I Know What You Did Pre-Patch

The rented electric vehicle glided silently north along the recently paved Route 102. The AI autopilot navigated the twists and turns along the west bank of the Connecticut River effortlessly, only asking the driver to touch the wheel from time to time to make sure he was awake. The end of this hours long journey would bring the idyllic lakes and forests of the largely untouched great north woods, at the headwaters of the river. The car, picked up as one among many at the airport, marked a contrast to townie conveyance; a real novelty compared to the jacked up trucks spouting soot. Aside from the odd school teacher’s hybrid it might have been fair to call this the first EV to grace the area.

Which was ironic. The people depending the most on a stable climate and regular, good snow seasons doing the least to reduce their carbon footprint.

The roads here could be dangerous. The river byways turned sharply and often, and nowhere more suddenly than 102’s very own “dead man’s curve”. From the south, the crest of a hill led to a sudden descent and a sharp left turn, with bare rock on the left and a set of guard rails on the right. Marks on the rails and the rock described past driver error. From the north, however, there were few excuses. The approach was at least a quarter mile of straight road, and if you were going too fast to handle the corner it was because you had no intention of making it through safely.

And the locals were chronically bored. With nothing to do but cruise the same 16-mile patches of road over and over again, newly licensed drivers added variety by driving on the wrong side of the “empty” road. Kids placed discarded railroad ties in the cracks of the pavement and waited to see what might happen.

The driver hovered over the wheel more than once, and yet the EV, reading the warning signs, slowed to the suggested speed and handled each corner with care. Including “that” corner. For the first time, the driver actually took the time to look out across this specific stretch of river. Seeing the rough water and rocks for the first time, the blindness of concentration lifted - the responsibility carried instead by the machine.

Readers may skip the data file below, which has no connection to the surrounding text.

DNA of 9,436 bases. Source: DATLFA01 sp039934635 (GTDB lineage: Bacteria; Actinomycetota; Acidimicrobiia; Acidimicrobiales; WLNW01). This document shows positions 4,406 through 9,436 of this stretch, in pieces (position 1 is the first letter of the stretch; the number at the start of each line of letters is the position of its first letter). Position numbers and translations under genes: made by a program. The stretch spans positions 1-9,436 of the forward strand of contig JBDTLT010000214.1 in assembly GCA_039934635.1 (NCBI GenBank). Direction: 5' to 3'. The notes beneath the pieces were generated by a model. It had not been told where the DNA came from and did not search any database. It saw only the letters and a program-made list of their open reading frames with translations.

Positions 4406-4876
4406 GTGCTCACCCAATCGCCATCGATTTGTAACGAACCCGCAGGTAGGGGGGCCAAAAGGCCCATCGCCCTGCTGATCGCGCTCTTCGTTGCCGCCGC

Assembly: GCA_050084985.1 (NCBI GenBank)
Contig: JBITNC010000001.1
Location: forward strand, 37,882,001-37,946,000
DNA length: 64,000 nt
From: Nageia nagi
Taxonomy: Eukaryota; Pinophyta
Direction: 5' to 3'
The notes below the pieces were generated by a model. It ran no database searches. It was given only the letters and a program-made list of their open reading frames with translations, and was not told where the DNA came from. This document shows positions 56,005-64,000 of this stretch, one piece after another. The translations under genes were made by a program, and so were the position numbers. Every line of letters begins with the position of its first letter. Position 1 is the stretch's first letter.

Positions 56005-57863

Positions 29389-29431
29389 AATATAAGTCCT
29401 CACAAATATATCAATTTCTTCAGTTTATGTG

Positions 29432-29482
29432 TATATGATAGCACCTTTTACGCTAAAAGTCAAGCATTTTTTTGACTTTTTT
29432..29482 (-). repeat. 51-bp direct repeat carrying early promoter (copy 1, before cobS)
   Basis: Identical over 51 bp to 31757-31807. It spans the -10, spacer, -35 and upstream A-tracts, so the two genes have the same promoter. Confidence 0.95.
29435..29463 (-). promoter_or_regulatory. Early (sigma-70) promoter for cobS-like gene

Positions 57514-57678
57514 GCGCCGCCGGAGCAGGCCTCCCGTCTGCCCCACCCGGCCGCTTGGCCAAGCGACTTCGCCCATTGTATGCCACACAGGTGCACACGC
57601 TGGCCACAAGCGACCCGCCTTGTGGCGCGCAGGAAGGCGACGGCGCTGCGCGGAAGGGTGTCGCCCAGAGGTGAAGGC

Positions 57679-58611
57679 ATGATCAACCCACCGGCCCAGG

For having seen it for the first time, with the awareness of how oft it was and would be overlooked, it was uniquely beautiful, and a reminder of how much of this place was still hidden even from the people who called it home.

Looking back at the road, sticker graffiti. Like seeing double, the yellow and white lines on the road continued straight on the one hand, and off the roadway to the left on the other. The EV veered left. Realizing it was actually reaching the road’s edge, it corrected right and began an emergency stop while smashing through a mailbox.

A moment’s silence. A bone jarring crash, airbags deployed, the vehicle having fallen a little over a foot at reduced speed came to rest on the lawn in front of a farmhouse.

On the road’s edge, feet from remnants of the mailbox, the body of a woman. In an upstairs bedroom window of the home, a camera on a tripod and a teen frozen in terror.